ME/CFS Research Review

Simon McGrath explores the big biomedical stories

Author: Simon McGrath

PACE trial’s findings fundamentally challenged by a new study

In a nutshell: Analysing PACE the way the authors originally promised to do showed that CBT and GET didn’t do much to improve self-reported physical function and fatigue and did not lead to recovery. Even the very limited self-reported gains in this unblinded trial are likely to be illusory because they are not backed up by meaningful gains in objective measures, such as fitness. The self-report gains also appear not to last. We now need biomedical research to pave the way for effective treatments.

Researchers and patients have been pointing out problems with the PACE trial for years. A new paper goes further by reanalysing the raw data to give the results the way the trial authors originally said they would give them, before they opted for softer measures of success. The new paper, published in the journal BMC Psychology, also sets out all the flaws of the PACE trial in one place.

Rethinking the treatment of chronic fatigue syndrome—A reanalysis and evaluation of findings from a recent major trial of graded exercise and CBT

Carolyn E. Wilshire, Tom Kindlon, Robert Courtney, Alem Matthees, David Tuller, Keith Geraghty and Bruce Levin

carolyn-wilshire photo

Dr Carolyn Wilshire

It comes from a team that was led by research psychologist Dr Carolyn Wilshire and included a professor of biostatistics and several researcher-patients, each of whom has a string of publications to their name. Alem Matthees, whose long Freedom of Information battle with the PACE authors secured the release of the underlying data, is among the co-authors.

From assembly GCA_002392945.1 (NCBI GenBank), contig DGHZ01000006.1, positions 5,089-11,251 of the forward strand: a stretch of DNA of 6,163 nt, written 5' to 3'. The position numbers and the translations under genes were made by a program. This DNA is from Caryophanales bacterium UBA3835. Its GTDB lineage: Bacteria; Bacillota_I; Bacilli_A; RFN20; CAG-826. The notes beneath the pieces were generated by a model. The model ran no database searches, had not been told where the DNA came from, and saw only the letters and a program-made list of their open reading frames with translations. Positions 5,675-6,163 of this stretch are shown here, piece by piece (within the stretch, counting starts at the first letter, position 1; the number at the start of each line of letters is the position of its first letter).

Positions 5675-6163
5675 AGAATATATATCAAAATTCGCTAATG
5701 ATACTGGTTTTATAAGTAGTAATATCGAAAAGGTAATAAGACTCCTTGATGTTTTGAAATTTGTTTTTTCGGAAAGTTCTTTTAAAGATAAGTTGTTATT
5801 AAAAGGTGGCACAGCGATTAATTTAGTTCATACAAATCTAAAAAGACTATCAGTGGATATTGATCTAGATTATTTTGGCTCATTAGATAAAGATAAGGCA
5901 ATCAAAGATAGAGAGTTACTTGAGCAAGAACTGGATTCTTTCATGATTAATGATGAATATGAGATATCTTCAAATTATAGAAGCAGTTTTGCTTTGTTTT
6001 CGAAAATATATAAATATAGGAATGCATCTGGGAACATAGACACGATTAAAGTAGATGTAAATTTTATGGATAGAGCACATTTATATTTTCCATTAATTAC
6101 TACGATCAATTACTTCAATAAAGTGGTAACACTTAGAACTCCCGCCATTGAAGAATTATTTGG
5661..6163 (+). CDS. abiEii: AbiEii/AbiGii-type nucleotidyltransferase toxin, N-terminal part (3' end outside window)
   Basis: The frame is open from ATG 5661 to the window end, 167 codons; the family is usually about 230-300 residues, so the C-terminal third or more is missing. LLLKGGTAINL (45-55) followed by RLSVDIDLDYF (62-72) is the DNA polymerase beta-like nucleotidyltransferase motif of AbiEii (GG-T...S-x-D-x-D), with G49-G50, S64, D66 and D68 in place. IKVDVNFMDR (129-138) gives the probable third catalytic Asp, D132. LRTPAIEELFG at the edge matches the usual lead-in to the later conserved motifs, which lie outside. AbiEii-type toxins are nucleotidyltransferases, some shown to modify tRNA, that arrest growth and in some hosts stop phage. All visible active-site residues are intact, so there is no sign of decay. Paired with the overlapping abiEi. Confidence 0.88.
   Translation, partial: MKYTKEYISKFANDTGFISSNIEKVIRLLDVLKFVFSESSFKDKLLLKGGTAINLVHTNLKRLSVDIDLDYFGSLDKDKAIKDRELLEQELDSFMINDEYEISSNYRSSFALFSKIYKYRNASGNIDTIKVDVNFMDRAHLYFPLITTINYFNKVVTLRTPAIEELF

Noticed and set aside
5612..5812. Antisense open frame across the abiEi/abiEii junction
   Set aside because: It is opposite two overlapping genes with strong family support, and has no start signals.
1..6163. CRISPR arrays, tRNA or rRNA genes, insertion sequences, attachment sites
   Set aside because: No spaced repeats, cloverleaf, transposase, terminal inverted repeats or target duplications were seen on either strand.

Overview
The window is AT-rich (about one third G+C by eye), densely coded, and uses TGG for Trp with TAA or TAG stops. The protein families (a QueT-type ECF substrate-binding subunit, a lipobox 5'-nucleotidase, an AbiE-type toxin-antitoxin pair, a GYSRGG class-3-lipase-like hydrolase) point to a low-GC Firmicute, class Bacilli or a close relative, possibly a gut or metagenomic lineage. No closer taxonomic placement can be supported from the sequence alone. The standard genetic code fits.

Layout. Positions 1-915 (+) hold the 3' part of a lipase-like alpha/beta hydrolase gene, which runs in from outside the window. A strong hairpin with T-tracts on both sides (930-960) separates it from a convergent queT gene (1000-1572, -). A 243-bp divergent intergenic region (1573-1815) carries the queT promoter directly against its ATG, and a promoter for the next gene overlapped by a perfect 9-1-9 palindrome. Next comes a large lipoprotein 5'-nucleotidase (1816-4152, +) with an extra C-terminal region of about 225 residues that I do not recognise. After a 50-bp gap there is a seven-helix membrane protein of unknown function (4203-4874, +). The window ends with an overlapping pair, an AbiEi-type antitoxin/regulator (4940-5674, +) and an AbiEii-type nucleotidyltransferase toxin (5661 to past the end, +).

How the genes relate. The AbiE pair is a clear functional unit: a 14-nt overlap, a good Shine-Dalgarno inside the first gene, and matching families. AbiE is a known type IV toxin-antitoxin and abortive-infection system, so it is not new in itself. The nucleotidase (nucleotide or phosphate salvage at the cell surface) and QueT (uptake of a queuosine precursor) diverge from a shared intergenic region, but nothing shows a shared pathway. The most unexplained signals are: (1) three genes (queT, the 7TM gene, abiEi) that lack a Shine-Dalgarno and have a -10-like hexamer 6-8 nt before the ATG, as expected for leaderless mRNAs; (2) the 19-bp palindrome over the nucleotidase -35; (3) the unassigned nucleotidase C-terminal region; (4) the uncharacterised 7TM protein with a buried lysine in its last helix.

The new work, using the original analysis method published in the study protocol, revealed results that are much less impressive than the ones published by the PACE authors.

How PACE’s results really looked

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Welcome to the ME/CFS Research Review

Welcome to the ME/CFS Research Review blog, which aims to explain the most promising biomedical findings — and ignore pretty much everything else. So there will be occasional, in-depth blogs explaining the science in the studies, and what the findings mean.

moi-fb.jpgI’m Simon McGrath and I’m a bit of a science nerd. A long time ago, I did a biochemistry degree at Oxford University, fully intending to become a boffin. I even had the opportunity to do a PhD there, but decided to do something else with my life. That something was rudely interrupted by ME/CFS over 20 years ago.

At the time, I thought that science would soon provide the answers to my illness. Instead, I discovered that the standard of research was often very poor and some studies were seemingly driven more by ideology than by a search for the truth. This situation probably explains the spectacular lack of progress in developing effective treatments, or even in understanding the basis of the disease.

I started to blog about the few diamonds I found amongst the research coal. In the last few years there has been an upsurge in good-quality biomedical research, and it looks like there is plenty more to come. For that reason I have decided to create my own blog: I am hoping that these will be exciting times for research and that I will be recording and exploring the progress towards understanding and treatments.

If you like the sound of this then please follow my ME/CFS Research Review blog using the sign-up in the right hand column, or below in mobile devices. You can also find me on Twitter and Facebook, where I make shorter but more frequent posts about research.

I hope to see you here again before too long.

Simon McGrath

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